Wednesday, February 12, 2014

Learning to Advocate for Your Child - And Others

Parents sometimes mention to us that they are thinking of becoming an advocate for other parents and students who are seeking special educational services from schools. Most of these parents have dealt with the special education process with their own child and want to apply what they have experienced and learned to help others. Some of these individuals are attorneys who practice in a variety of areas but want to now learn how to extend their practice to the field of education law. Two upcoming programs offer an opportunity for newcomers to get started in the fields of special education advocacy and law.

As we have noted previously, COPAA (The Council of Parent Attorneys and Advocates) is holding its annual conference March 6-9 in Baltimore. This event offers programs for both experienced attorneys and just-starting-out advocates, and is attended by hundreds of individuals from all over the country. It is an amazing way to learn about special education and how to advocate effectively, and affords attendees the opportunity to meet and learn from the leading experts in various aspects of this field. If you are even thinking about getting involved in special education law, this is the place to start. One note: COPAA membership and attendance at the Conference are not open to those who work for or represent school districts or similar agencies.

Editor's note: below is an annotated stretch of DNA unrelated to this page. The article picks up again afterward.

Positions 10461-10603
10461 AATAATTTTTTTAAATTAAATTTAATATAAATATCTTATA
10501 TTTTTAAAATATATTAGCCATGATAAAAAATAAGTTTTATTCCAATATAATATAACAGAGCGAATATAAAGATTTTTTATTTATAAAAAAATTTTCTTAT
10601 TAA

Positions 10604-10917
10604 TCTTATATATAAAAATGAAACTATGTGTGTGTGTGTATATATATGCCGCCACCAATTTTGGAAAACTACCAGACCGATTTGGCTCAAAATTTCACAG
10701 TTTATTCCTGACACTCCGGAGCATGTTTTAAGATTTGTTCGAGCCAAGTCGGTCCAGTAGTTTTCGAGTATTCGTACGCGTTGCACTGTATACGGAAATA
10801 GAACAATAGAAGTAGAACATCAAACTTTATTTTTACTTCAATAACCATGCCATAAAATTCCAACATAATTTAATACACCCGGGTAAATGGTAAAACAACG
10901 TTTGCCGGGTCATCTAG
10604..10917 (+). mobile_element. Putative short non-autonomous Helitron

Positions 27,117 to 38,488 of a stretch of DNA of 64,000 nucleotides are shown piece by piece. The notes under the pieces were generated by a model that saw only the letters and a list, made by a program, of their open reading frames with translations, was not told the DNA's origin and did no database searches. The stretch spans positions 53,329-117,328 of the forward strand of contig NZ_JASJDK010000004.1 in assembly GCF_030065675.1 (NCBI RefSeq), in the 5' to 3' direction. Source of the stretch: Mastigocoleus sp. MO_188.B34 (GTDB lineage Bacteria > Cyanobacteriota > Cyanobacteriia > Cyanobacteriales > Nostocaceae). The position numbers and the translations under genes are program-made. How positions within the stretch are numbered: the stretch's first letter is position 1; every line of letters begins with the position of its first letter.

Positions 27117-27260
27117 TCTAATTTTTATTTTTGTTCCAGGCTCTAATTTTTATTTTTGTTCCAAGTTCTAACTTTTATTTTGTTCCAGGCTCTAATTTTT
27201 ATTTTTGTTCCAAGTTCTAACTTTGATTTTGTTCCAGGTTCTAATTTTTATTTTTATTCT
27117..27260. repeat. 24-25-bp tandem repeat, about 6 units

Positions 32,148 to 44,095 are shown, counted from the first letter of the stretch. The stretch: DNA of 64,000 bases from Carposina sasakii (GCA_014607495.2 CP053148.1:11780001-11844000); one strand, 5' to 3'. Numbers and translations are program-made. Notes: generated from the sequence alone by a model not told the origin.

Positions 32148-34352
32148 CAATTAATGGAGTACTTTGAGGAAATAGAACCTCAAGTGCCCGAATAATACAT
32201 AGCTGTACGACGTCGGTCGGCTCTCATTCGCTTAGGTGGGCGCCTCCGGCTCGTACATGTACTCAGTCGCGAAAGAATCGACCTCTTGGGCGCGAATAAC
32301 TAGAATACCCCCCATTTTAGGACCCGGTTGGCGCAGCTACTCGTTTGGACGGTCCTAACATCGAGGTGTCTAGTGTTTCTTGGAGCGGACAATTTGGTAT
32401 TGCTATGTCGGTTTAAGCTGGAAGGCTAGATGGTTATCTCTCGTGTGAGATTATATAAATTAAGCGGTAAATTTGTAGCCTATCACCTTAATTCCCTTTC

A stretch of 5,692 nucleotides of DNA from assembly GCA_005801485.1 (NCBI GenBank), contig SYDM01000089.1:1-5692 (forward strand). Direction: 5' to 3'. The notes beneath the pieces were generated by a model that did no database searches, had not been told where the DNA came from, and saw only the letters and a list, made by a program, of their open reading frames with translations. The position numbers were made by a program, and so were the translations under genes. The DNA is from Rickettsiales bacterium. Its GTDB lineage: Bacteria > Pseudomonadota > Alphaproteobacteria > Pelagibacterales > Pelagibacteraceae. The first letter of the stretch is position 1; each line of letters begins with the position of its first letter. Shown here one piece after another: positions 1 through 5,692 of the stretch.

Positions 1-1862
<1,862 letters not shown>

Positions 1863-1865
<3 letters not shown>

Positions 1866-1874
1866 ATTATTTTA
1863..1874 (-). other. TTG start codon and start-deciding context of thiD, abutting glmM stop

Another excellent opportunity for parents and others to learn about special education is at a Wrightslaw Special Education Law & Advocacy Training. There is one coming up in Plainview, New York, on March 21, 2014, but a check of the Wrightslaw website will allow you to sign up to receive the Wrightslaw newsletter, which announces programs in all parts of the country. Peter Wright is an attorney who overcame his own learning disability to become a leader in the field of special education and a respected resource for special education practitioners at all levels.

No comments:

Post a Comment